As I mentioned, the FIRST LEGO League program is now available through the Remote Event Hub, which provides a comprehensive remote experience for teams and volunteers, including remote robot performance and match scoring, award submission, evaluation and feedback, and video-conference scheduling for remote judging.

We encourage the teams to meet virtually or in person prior to participating in our events, depending on the policies outlined by their local authorities. Local Program Delivery Partners will determine whether the events will be hosted in-person or remotely. In the case of remote events, Partners will work with teams and volunteers to register with the FIRST Remote Event Hub and provide further instructions for participation.

Teams involved in FIRST LEGO League Challenge, our competition for students grades 4-8, will provide video with three, 2.5-minute pre-recorded robot rounds, time-stamped within a single day. Teams must secure a non-biased monitor (e.g., school principal, FIRST Robotics Competition team members, or other volunteer) to mark start and stop time for recording. Judging for awards, robot game play in FIRST LEGO League Challenge, and reviewing projects in FIRST LEGO League Explore, our competition for students grades 2-4, will still be conducted by our volunteers.

Ensuring students have access to STEM education and extracurriculars is an important mission, but COVID-19 has influenced perspectives on participation and concerns around safety. How are you securing student safety for FIRST LEGO League teams that are participating?

Youth protection is a critical focus for FIRST and LEGO Education. We’re working with several experts to ensure our processes and tools are secure for all individuals, especially teams. In addition, coaches and mentors will be responsible for interacting on behalf of their team with the FIRST Remote Event Hub; minors will not be creating profiles or utilizing this application.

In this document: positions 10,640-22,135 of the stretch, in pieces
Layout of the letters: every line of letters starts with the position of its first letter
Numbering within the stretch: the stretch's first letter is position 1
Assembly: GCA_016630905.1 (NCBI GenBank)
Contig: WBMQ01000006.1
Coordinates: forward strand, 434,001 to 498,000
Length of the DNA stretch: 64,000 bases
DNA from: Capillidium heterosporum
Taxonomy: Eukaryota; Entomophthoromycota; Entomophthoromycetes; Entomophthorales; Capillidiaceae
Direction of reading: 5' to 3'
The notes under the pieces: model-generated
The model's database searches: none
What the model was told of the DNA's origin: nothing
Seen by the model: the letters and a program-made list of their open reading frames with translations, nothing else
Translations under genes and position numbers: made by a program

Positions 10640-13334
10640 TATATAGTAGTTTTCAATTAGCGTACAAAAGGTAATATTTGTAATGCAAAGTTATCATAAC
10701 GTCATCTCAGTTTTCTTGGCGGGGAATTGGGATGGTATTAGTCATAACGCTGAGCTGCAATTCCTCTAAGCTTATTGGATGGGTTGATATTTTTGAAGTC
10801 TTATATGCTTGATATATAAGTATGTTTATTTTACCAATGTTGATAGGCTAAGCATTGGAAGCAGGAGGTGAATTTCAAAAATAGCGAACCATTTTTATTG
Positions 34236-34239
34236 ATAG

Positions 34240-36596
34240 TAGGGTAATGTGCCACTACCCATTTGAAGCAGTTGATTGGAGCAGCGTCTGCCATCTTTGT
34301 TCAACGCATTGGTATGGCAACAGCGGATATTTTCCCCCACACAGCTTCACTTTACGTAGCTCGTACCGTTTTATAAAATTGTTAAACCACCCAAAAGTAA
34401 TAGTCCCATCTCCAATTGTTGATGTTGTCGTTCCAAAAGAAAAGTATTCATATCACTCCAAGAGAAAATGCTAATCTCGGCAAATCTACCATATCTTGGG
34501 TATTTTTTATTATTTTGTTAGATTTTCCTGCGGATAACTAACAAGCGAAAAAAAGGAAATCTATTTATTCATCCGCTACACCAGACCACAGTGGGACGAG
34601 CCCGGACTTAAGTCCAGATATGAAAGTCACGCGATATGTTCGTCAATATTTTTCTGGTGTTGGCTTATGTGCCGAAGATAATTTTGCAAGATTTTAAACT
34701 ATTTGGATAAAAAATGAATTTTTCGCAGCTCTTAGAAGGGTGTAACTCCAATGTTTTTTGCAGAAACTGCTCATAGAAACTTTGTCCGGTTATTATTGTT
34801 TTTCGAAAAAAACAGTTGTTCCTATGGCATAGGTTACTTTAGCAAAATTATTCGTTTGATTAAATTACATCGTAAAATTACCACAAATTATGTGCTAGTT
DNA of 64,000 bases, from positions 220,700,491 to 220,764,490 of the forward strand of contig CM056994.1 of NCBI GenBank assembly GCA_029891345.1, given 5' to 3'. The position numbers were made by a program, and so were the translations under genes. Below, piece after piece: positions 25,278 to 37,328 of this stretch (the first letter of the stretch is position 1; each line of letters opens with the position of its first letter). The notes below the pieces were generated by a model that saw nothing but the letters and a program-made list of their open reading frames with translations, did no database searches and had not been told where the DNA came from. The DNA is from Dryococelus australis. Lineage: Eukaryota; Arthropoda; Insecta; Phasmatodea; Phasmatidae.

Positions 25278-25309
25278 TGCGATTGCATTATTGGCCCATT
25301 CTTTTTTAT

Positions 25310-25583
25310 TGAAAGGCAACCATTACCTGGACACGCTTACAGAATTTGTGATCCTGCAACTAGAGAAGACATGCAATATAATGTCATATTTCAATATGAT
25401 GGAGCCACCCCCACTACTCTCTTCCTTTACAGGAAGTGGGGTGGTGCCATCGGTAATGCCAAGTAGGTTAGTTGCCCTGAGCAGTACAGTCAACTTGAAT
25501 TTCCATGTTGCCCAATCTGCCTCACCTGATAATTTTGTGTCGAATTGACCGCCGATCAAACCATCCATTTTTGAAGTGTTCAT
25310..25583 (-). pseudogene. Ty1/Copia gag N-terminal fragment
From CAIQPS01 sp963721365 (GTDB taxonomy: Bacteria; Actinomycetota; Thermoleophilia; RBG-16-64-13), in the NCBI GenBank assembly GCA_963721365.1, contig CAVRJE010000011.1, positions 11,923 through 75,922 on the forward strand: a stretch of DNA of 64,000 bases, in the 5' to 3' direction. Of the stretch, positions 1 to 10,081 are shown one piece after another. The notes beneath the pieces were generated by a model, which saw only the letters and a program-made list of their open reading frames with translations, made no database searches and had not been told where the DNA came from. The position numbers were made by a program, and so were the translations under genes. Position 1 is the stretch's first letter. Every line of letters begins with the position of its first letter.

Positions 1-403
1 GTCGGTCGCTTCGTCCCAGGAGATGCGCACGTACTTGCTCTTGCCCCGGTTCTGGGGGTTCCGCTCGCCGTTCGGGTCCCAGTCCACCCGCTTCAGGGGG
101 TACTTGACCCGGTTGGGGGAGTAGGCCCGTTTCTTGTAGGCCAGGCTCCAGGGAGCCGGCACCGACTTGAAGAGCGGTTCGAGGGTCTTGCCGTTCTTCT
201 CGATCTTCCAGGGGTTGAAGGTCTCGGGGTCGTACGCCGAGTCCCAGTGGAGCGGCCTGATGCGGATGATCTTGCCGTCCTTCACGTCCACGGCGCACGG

By contacting a local Partner, parents and teachers can find out whether an event has shifted to the FIRST Remote Event Hub or if it will be held in person. In-person events may change a bit due to capacity limitations, remote elements, or other modifications to comply with local health and safety guidelines.

Our team of staff and volunteers is working hard to ensure that students are provided with the same opportunities remotely as they are in person—celebrating their accomplishments, forming lifelong friendships, and gaining the experience and support system that they need to be successful. Students need social and emotional connection to their peers and mentors now more than ever. By participating in programs such as FIRST LEGO League, they can stay engaged and even collaborate on solutions that will help their communities through the challenges that lie ahead.

How can parents, teachers, and participants learn more about changes to the in-person event experience, and ways to get involved?

For parents and teachers completely new to our program and excited to get involved, they can learn more about FIRST LEGO League by visiting https://www.firstinspires.org/robotics/fll. Our 2021 Season and Challenge are just getting started. Now is a great time to join!